Puerto Rico: Trump compares Maria and Katrina deaths

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Media caption,

Puerto Rico isn't a "real catastrophe like Katrina"

President Donald Trump has told Puerto Rico officials they should be "proud" they did not lose thousands of lives as in "a real catastrophe like Katrina".

Mr Trump also said the storm-ravaged US territory had thrown the American budget "a little out of whack".

Before landing on the island, Mr Trump graded his administration's response to Hurricane Maria as an "A plus".

Puerto Rico officials have criticised the US government's handling of the natural disaster as too slow.

Following the visit, the White House announced it was preparing to send a $29bn (£22bn) disaster aid request to Congress.

Of that, $13bn would be for hurricane victims in Puerto Rico, Florida and Texas, while the other $16bn would be for the government-backed flood insurance programme.

Image source, Getty Images

Tuesday's five-hour presidential trip to the Puerto Rican capital San Juan came two weeks after the storm devastated the island.

"I've been to Puerto Rico many times and the weather is second to none but sometimes you get hit - and you got hit," Mr Trump told officials at an Air National Guard base.

"Every death is a horror," the president added, "but if you look at a real catastrophe like Katrina, and you look at the tremendous - hundreds and hundreds and hundreds of people that died, and you look at what happened here, with really a storm that was just totally overpowering, nobody's ever seen anything like this."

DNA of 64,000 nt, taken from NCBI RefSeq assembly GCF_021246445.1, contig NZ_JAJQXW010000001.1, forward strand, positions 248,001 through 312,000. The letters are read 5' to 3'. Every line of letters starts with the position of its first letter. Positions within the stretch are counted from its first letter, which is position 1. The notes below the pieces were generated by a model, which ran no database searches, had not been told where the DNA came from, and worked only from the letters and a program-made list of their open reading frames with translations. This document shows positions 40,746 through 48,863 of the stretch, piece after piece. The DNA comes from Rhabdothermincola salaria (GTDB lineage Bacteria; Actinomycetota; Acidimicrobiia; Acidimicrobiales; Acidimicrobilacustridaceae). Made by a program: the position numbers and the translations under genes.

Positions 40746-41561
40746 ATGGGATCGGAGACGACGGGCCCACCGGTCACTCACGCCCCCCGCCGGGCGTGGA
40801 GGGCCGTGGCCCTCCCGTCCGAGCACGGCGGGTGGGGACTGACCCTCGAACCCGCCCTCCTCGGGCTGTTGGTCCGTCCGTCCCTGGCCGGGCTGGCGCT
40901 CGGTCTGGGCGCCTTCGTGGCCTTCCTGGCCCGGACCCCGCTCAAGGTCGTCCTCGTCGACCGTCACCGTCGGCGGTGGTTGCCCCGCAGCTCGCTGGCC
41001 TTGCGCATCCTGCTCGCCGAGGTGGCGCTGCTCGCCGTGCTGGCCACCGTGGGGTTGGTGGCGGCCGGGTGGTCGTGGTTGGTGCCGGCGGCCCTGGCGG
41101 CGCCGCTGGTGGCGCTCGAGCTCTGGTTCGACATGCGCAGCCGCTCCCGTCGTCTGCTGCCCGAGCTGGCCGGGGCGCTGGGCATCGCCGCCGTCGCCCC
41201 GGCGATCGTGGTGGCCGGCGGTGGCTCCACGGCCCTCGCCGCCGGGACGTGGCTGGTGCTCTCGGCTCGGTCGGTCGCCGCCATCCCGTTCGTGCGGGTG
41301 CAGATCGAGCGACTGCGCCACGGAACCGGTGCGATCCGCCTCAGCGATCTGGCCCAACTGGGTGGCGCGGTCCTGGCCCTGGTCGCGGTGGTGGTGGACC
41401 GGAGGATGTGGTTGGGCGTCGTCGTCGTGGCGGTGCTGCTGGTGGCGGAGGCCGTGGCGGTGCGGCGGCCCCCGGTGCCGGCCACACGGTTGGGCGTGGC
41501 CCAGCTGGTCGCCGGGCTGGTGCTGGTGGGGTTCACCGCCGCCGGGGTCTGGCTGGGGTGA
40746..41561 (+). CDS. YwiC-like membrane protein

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'I don't know how he can help us'

In his apparently impromptu remarks, he turned to emergency responders to ask how many Puerto Ricans had died as a result of the storm.

"What is your death count as of this moment? Seventeen? Sixteen people certified, 16 people versus in the thousands," he said, referring to the 2005 hurricane that killed 1,833 people in New Orleans.

The number killed by Maria was later increased to 34, with 19 killed directly by the hurricane, according to a spokesman for Governor Ricardo Rosello.

Mr Trump also pointed out the impact on US spending from storm recovery on the island, which itself was already facing a budget shortfall of $72bn (£54bn).

"Now, I hate to tell you, Puerto Rico, but you've thrown our budget a little out of whack because we've spent a lot of money on Puerto Rico, and that's fine," he said.

"We've saved a lot of lives," he added.

Media caption,

'After nine days of waiting help is here'

The president and First Lady Melania Trump met survivors in the town of Guaynabo.

As the presidential motorcade drove down roads strewn with hurricane debris, a woman at the roadside held up a sign that read: "You are a bad hombre."

Maria - the largest storm to hit the island in 90 years - has left more than half the island's residents without drinking water, destroyed roads and infrastructure and toppled power lines.

Mr Trump also met San Juan Mayor Carmen Yulin Cruz, whom he criticised over the weekend.

Image source, Getty Images
Image caption,
Trump shook hands with his fiercest critic, the San Juan mayor

He had accused her of "poor leadership" after she said the Trump administration was "killing us with the inefficiency".

But on Tuesday, she said her meeting with White House staff was "productive".

Last month, Mr Trump visited Texas after Hurricane Harvey and Florida after Hurricane Irma.

Speaking to reporters on Tuesday, he praised his administration's response to Maria.

"In Texas and in Florida, we get an A plus," he said. "And I'll tell you what, I think we've done just as good in Puerto Rico."